I remember going to my Maternal Grandfather's (Grandpa Charlie) funeral when I was 6. I was heartbroken.


   I remember that the only bread that you could buy at the grocery store was un-sliced. I know why the phrase "The Best Thing Since Sliced Bread" is what it is.


   I remember as a kid we never worried about getting hurt while playing, we never wore helmets when riding our bikes or horses, we never worried about germs, we never went in the house during the summer unless it was dinnertime and we drank from the garden hose - a lot. We ate green apples right off the tree (Not Granny Smith apples but un-ripe apples - hard and sour but good) all day long. Worms and all.
   I remember making a raft with my friend out of an old door, a couple of car inner-tubes and some baling twine. We took a trip down the Logan River (Logan, Utah) at least for a mile, without helmets, life jackets or adult supervision. I didn't even know how to swim at that time. The immortality of youth!


   I remember when you could hitchhike from anywhere to anywhere and felt safe doing so. I remember when you could trust your fellow men. When you could trust strangers. My family moved to California when I was eleven years old. We stayed for a while with my Uncle and Aunt's family in Hawthorne, Calif. My cousins and I would get up at dawn (in the summer), put our swimsuits on under our cut-off jeans, grab a PB&J) a towel and hitch-hike to the beach. We'd spend all day there and hitch-hike home at dusk. Never had a problem, never harmed, never molested. It was free and convenient transportation. All you had to have was at least one thumb.
   I remember when I first learned about the real way that babies were made and wondered why any self respecting girl would let a guy do THAT to her and why a  guy would even want to. Eewww! Now I wonder just what the heck I was thinking!!???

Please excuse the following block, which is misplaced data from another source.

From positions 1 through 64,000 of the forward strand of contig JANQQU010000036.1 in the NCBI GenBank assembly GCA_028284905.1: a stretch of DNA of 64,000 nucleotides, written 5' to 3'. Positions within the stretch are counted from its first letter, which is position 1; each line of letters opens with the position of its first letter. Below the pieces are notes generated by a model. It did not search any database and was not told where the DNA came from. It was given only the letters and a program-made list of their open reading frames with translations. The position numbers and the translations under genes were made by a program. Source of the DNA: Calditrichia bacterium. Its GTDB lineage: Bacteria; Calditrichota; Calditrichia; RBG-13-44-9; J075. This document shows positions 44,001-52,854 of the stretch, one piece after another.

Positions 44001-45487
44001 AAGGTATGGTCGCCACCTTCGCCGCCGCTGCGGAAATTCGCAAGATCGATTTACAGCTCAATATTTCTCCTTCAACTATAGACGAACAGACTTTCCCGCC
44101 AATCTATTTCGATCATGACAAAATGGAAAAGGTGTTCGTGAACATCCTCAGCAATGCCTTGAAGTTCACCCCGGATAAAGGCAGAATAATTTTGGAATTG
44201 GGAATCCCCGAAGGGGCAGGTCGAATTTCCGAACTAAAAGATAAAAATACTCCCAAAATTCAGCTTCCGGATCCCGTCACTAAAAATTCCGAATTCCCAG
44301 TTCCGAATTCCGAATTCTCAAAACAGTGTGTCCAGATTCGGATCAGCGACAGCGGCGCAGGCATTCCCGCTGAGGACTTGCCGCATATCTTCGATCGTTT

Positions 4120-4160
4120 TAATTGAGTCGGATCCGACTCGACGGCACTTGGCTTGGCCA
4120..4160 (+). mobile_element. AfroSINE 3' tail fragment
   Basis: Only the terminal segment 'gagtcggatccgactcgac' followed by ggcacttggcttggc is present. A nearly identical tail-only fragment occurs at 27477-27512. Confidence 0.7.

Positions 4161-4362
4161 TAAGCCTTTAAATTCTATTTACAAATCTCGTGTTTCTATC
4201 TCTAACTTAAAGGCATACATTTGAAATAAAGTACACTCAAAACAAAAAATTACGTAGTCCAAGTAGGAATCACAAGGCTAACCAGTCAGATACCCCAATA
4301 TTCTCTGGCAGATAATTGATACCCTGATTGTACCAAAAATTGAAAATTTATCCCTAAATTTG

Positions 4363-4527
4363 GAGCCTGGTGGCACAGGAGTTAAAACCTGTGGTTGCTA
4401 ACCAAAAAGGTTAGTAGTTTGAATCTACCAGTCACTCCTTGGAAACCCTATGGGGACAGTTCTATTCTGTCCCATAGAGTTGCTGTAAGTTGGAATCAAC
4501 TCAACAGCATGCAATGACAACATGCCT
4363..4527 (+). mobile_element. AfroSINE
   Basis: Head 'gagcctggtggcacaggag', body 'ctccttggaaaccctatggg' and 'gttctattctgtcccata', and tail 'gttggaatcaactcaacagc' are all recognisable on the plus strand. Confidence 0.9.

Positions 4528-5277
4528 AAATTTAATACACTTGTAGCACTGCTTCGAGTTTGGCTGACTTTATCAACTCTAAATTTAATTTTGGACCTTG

I remember that if  I wanted something I had to work for it. I don't ever remember asking my parents for something I wanted (not needed) and have them buy it for me. They'd always have me do extra chores in order to make some money so I could buy it myself. Quite often this would take months.
   When I was 9, I wanted a Schwinn bicycle that cost $24. A fortune! I spent the entire summer catching night crawlers (worms) to sell as bait to fishermen for 10 cents a dozen! At the end of the Summer I bought my bike and had almost $3.00 left. That was over 3,200 worms!
  
   I know that things change as we get older. Society changes, perceptions change, values change. Not always for the better. I sometimes wish for a simpler time. For a time when trust and honesty were assumed of your neighbor. Nowadays your neighbor has to prove him/herself to you before you are completely able to give your trust. Even then most people have just a nodding acquaintance with those who live on either side of them. Sad!
   When I was a kid, the neighbors were at our house or we were at theirs at least once or twice each week. We were a community and a neighborhood in the old sense, not just folks who live in the house next door that you see come and go without even knowing their names.


   Take it from The Geezer: When an old-timer starts to tell you about the good-old-days, stop and listen. You'll likely learn something and you'll make a good friend!

3 comments:

  1. Now that brings back some memories. Thanks! To bad the world isnt' as simple as it was back then.

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  2. So, that big dent in my head was YOUR fault! Aha!

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  3. Hey steve, you must be getting old since you didn't remember that you had another sister at 14, such a sad state your in. ;p love you still, Lori